by Grace Kunkel
Project Apis m.
Almond growers have a lot of inputs to consider to produce their crop. They must balance the cost of labor, pest management, water, and bees for pollination. Those costs are not fixed year-after-year, especially renting the bees. The fact is the cost of colony rentals for pollination has steadily increased, and remained, at a premium. And almond acreage is projected to outpace the number of available colonies sometime in the next decade. Growers take these factors very seriously and it is not surprising that self-pollinating almond varieties have been a hot topic lately.
Data shows that interest in self-pollinating varieties of almonds has translated into acres planted. ‘Independence’ almonds, in particular, are a proprietary varietal that now represents a noticeable chunk of new orchards over the last decade. Growers reported planting 3,155 acres of Independence almonds in 2019, which is about 15% of the total of new acres planted across all varieties.
Adapted from the Tuono variety Spain, self-pollinating trees have been modified for use in the U.S. where pollinator reliant almonds are most common. Pollinator reliant almonds are “self-incompatible” meaning that at least two varieties must be present to provide pollen for each other. Typically, the honey bee is brought in to transfer pollen from one row of trees to another, pollinating the trees and increasing nut set.
Even though Independence almonds do not require honey bees, research published in the journal Nature earlier this year demonstrated that honey bees are beneficial in those orchards, increasing fruit sets by 60% and kernel yield by 20%. This is an interesting finding as growers and beekeepers continue to work together towards a successful crop year after year.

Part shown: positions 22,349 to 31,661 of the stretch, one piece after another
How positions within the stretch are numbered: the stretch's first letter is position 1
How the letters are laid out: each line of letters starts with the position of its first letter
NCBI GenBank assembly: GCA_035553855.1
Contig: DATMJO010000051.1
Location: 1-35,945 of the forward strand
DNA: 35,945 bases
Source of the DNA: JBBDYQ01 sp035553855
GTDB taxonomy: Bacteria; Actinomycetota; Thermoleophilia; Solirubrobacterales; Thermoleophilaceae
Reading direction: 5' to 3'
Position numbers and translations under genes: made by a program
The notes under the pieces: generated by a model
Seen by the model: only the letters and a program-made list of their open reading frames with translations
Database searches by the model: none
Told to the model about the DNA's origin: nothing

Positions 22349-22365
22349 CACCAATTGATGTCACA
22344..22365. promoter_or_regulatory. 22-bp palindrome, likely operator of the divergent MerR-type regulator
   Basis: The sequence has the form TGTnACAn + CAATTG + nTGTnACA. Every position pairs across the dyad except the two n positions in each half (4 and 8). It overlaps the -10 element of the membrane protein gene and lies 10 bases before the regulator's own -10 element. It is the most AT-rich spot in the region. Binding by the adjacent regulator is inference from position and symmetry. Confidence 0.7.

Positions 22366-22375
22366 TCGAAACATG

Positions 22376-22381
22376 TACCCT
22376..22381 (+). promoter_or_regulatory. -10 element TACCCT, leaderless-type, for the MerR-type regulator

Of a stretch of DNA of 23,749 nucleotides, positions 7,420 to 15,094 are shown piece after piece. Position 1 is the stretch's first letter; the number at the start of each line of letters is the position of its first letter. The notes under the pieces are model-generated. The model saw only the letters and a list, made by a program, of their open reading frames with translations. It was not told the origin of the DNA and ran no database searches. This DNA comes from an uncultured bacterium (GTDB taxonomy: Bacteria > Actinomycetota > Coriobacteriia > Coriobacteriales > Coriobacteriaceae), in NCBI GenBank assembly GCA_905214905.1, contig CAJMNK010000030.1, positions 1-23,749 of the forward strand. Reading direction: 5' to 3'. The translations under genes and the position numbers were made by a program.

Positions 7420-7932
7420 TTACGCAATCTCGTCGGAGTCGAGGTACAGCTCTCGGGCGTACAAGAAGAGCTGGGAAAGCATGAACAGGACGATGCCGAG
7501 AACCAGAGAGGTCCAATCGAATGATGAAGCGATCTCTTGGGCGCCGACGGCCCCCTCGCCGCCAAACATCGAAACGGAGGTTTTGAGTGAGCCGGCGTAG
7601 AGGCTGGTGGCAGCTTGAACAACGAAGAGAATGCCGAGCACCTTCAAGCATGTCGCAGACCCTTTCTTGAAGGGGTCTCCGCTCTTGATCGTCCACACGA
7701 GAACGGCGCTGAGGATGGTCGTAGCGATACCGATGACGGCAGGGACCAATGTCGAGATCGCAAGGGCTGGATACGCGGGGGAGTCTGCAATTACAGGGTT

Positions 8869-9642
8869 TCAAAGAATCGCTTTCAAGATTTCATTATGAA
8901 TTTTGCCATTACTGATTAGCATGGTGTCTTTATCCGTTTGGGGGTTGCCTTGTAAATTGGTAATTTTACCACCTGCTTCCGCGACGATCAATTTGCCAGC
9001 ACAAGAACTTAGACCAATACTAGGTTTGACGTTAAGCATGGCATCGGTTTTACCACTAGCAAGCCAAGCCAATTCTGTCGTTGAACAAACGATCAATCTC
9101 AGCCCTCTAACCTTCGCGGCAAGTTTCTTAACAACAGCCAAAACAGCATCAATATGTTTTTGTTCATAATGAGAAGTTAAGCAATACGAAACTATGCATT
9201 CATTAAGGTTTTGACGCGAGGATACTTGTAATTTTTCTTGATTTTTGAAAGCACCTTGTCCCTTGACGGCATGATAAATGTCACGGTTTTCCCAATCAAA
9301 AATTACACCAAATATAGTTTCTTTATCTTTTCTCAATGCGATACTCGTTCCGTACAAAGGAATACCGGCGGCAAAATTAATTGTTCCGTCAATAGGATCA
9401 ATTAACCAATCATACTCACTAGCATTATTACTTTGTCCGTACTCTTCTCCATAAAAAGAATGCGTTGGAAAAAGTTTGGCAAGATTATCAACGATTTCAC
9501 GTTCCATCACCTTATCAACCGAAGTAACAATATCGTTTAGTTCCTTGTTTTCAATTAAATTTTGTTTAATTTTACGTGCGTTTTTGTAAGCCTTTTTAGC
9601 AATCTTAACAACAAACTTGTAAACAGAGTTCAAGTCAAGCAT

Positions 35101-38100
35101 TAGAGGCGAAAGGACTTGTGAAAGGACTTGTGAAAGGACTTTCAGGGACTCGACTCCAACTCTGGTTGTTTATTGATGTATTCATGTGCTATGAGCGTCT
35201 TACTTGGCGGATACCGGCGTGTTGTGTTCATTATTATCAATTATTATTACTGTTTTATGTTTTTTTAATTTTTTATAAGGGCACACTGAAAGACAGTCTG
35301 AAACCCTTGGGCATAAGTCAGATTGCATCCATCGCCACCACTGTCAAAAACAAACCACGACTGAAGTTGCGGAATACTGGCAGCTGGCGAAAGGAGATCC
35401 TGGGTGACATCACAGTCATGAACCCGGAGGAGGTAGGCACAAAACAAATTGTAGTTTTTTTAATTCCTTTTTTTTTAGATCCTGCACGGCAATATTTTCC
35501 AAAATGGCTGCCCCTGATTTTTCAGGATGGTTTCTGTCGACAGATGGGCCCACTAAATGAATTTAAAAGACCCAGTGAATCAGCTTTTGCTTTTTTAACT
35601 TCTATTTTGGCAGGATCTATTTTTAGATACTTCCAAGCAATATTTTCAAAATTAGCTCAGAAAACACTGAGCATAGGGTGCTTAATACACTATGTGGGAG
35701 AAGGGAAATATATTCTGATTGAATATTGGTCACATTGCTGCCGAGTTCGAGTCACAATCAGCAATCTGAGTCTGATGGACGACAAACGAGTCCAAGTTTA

All stakeholders are concerned that honey bee health challenges, and more recently declines in native pollinators, will impact the availability of insects to pollinate almonds in the future. To continually meet this demand beekeepers have made adjustments to their yearly routines, adapting new technology to improve colony survival over the winter, and provide the high-quality colonies most useful for pollination in Almonds in February. One example of this is the increasing practice of indoor storage during the winter.
Growers are stepping up to support pollinators as well. By planting forage in the form of cover crops, habitat plots, or hedgerows which provide food for bees, has been shown to increase colony size. A larger, healthier, colony will be able to supply more foragers to pollinate the trees more efficiently (foragers raised in a pollen abundant setting communicate better). Forage plantings can also improve soil quality and volume, prevent erosion, and break up compacted soil.
The takeaway is this: healthy and abundant pollinators, native or managed, can increase production for all types of almonds. Beekeepers and growers continue to work together to plan for the coming years. Increasing forage is an especially effective tool that can be put into place now. PAm has made forage an integral part of our organization, through acres planted and research, to support beekeepers and growers at the crucial interface of almond pollination.